Pond Plants

Pond Plants

Suitable pond plants

Pond plants are essential to maintain optimum water balance. In addition to providing surface coverage, pond plants also keep out the dreaded algal bloom. Lack of plant coverage in the pond will lead to the growth of algae, which will finally make your beautiful pond look like pea soup. Pond plants keep out algae by "starving" the algae. Pond plants absorb the minerals and carbon dioxide in the water and thus prevent algae from taking root. More than half the pond should be covered with surface foliage.

Pond plants can be broadly classified into four groups: oxygenators, marginals, floaters and aquatic. Each group plays an important part in the health of your pond.

Oxygenators, as the name suggest, help in producing lots of oxygen in the water. These pond plants are very important for water clarity. Usually, the whole plant along with its roots, stems and even leaves are submerged in the water. Two oxygenators even produce flowers. These are water buttercup and water violet. Willowmoss, another popular oxygenator, is evergreen and very effective.

Marginals are ornamental pond plants. They do not have a very significan part to play in keeping water balance. They may provide enough cover for your fish or frogs. These are usually kept in shelves at the edge of the pond. Marginals are specially planted in pots or baskets.

Floaters are floating pond plants. The leaves and stems of floating plants can float just below or on the surface of the water. The roots grow into the water. They help in keeping algae at bay, and also provide enough cover for tadpoles or small fish. Protecting the inhabitants from the intense and direct rays of the sun is yet another major function of this pond plant. But some floaters, like the duckweed, become problematic as it is almost impossible to get rid of this plant once it is established in the pond. Water hyacinth is a beautiful floater that blooms in summer.

Pond plants that are most beneficial for the bigger pond are the Deep water, aquatic plants. These need to be planted well inside the pond - about a foot or more deep. They provide much greater water coverage. They help to keep the water clear by blocking out the intensity of the sun's rays. They also grow very thick and help to keep the water cool. An attractive aquatic pond plant is the water hawthorn. It sprouts beautiful white blooms and will even grow in slightly shady areas.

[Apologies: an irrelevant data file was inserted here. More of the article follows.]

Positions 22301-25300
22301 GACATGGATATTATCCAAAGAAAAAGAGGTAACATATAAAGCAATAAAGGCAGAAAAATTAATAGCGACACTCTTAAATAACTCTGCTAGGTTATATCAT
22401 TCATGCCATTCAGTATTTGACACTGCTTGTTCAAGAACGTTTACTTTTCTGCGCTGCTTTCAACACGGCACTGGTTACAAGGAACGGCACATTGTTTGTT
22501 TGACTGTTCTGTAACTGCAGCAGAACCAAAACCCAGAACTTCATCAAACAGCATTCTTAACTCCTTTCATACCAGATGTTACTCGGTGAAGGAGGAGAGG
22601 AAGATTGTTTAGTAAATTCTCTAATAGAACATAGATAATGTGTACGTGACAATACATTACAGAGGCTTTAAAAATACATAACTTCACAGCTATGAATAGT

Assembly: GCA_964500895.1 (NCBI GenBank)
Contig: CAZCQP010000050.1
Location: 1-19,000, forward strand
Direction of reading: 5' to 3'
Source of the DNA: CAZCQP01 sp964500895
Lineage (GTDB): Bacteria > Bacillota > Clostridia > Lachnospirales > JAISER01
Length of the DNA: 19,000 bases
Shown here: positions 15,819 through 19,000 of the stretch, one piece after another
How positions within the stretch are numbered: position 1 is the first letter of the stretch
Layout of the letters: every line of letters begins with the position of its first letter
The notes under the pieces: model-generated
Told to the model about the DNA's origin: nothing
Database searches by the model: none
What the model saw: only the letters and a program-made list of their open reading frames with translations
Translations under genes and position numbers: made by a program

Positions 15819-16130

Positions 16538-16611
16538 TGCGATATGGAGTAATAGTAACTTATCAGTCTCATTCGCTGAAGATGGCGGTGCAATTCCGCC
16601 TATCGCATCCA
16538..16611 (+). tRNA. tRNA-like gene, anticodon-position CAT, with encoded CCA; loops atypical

Water lilies are perhaps the most common of all pond plants. They are beautiful as well as hardy. They are easy to grow. These are deep-water plants and therefore need to go deep into the water. Water lilies have no tolerance for flowing water. Carnea and Alba are the two most popular kinds of water lilies. Since they are so easy to grow, they also grow very fast and may over populate your pond. Care must be taken that only one-third of the pond surface is covered with water lily.

Marginal plants are usually placed with their tops about 1-6 inches under the water. Most lilies are placed about 15-30 inches below water. Newer varieties that can be placed closer to the surface are also available. The amount of fertilizers that you need to use for pond plants depends upon the variety of plant you grow. Mostly plants that grow luxuriantly during summer months need more fertilizers. You should also consider that some plants are sensitive to temperature fluctuations, and may not survive the cold winter months. Pond plants should be selected according to the geography of the place. While planting pond plants, it is a good idea to put some holes into the pot. The plants then develop fine feeder roots that move through the hole and absorb the nutrients from the water. This also allows the formation of a large network of roots that mesh and mingle, so that the pots do not fall during windy days. It also helps reduce algae growth.

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